Daniel Hoffmann has two really cool jobs – Farmer and Condo Garden Consultant.
As the Founder of The Cutting Veg (TCV) Organic Farm located in Sutton, Ontario, Daniel runs a variety of programs aimed at cultivating personal, social, environmental, and economic health.
Along with Jane Hayes from Garden Jane (A GTA-based organization whose work revolves around urban agriculture and permaculture practices), these two joined green thumb forces to create Hoffmann Hayes in 2012.
Hoffmann Hayes is known for cultivating farmers markets, inspiring corporate teams at their farm, and the most amazing opportunity for urban agriculture…Condo Garden Coaching.
The duo work to develop community gardens in new condo buildings. How cool is that?!
Daniel explained that it all begins with a collaboration between the condo developers and Hoffmann Hayes. Since the building’s structure needs to accommodate the weight of the garden beds, the planning begins around the preliminary design stage of the condo. HH provides consulting for variety of key details including the direction of the beds (plants need sun), location of the hose bins (soil + water = growth), and signage for the gardeners (where da gardens at?).
Fast forward a few years and voila, a condo is build! (If only it was that quick…)
Now the real fun begins! Daniel and Jane work together to assemble a resident garden committee, these committee members have the rewarding job of overseeing the garden all year round.
Hoffmann Hayes teaches the committee members garden basics such as conducting annual plot registration for residents, purchasing supplies and managing finances. The goal? After three years, condo residences have the experience to oversee the thriving garden without the help of Daniel or Jane!
I don’t know about you, but I find these condo gardens SO cool. I wanted to learn more, so I chatted with Daniel about this amazing urban agriculture opportunity…
How many condo gardens have you worked with in Toronto? Currently, we have between 15 – 20 fully functioning gardens.
What is the overall feedback you receive? It’s positive from both the developers and the residents! Gardens are a great way for condos to develop a sense of community and abstain from the isolation stigma associated with living in a condo. We often hear: “I wasn’t sure about moving into a condo, but when I found out there was a garden…” It’s wonderful to know that our gardens make residents happier.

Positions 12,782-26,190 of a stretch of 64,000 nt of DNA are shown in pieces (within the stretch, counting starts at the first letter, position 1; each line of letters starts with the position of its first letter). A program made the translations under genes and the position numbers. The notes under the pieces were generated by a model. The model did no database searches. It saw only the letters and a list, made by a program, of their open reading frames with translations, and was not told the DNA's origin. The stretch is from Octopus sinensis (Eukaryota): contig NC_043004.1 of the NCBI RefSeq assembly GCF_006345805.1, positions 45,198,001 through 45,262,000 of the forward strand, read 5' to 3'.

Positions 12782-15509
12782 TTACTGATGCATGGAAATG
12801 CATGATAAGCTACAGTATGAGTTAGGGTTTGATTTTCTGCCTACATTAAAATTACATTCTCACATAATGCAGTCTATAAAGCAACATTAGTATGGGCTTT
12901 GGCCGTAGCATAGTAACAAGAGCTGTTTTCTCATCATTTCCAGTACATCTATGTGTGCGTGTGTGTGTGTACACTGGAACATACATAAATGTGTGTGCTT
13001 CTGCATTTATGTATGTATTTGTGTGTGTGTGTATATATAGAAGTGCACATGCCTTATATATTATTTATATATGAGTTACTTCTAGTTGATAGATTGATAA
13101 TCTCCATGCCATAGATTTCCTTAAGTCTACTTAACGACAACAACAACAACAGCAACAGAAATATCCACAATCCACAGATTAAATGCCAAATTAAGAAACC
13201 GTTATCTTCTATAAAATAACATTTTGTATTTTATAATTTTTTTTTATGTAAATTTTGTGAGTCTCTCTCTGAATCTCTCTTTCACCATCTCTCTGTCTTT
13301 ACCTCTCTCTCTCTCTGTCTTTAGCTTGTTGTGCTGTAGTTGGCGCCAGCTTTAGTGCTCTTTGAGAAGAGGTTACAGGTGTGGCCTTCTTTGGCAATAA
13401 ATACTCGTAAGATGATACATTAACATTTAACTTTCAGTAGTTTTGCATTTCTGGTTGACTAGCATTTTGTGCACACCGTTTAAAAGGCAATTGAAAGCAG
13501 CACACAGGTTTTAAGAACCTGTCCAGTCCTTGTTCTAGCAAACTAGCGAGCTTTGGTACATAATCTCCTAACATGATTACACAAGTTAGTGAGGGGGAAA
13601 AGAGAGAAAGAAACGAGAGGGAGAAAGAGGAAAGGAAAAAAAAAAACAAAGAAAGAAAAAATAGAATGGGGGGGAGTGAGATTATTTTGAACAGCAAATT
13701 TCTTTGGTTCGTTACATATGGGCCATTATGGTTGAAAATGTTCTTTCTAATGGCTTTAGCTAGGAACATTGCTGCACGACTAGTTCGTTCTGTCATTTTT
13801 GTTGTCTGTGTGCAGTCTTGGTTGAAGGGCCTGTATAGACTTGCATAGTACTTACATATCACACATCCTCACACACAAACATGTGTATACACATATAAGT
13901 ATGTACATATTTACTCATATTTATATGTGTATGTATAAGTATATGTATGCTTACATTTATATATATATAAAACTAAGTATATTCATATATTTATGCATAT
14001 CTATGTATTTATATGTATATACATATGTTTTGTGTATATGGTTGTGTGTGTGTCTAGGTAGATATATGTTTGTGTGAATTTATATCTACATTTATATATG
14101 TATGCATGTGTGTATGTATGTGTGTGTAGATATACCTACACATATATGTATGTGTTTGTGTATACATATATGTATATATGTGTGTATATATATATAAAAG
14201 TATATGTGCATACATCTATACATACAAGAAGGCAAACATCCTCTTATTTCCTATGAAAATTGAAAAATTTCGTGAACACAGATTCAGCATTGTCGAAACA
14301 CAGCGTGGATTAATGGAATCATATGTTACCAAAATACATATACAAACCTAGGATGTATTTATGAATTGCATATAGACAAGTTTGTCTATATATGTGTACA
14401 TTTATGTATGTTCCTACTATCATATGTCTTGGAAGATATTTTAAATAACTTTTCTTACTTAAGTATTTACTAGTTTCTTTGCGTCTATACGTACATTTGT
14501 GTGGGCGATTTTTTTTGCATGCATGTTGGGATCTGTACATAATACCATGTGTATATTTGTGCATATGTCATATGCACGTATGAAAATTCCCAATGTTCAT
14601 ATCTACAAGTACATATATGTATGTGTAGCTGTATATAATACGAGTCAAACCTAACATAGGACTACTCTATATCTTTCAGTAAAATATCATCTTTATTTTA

What kinds of obstacles do you face when pitching this concept to a new condo building? Most developers are actually very interested and not resistant, but it’s more challenging when the condos are predominantly rental units.
How do you think Toronto can improve its urban agricultural presence? I think any building that has the appropriate physical space can have a positive social and environmental impact. Most buildings that have the capacity or infrastructure to support small gardens can help residents produce higher volumes of food and reduce grocery bills.
I want to see more volume and space dedicated to food growth. We could easily utilize vacant and conservation lands, and large building rooftops…Toronto has so much potential!
How can condo boards or tenants bring Garden Coaching to their property? We may not be able to build infrastructure in existing condos but we can connect with other organizations to help with retrofitting sites for gardens.
Thank you for all your hard work, and for making agriculture more accessible in our big city! We’re going to wrap this up with a few personal questions…
What is your favourite recipe? Pesto! I make over 200 mason jars a year using simple, real ingredients; herbs, seed or nut, salt, garlic, olive oil. You can make so many varieties of pesto: Basil, Dill, Parsley, Kale, Cilantro, Basil-Leek, Basil-Green Onion! It’s so fresh and versatile.
What are three ingredients/items that are always in your grocery basket when you go shopping? I source whatever I can, not from the grocery store – meat from local organic meat farmer, pasta from farm colleagues, honey from local BeeKeeper. But from markets, I mostly buy fruit and cheese.
Name a memorable food item/dish: I just recently tried Dragonfruit, it was so beautiful!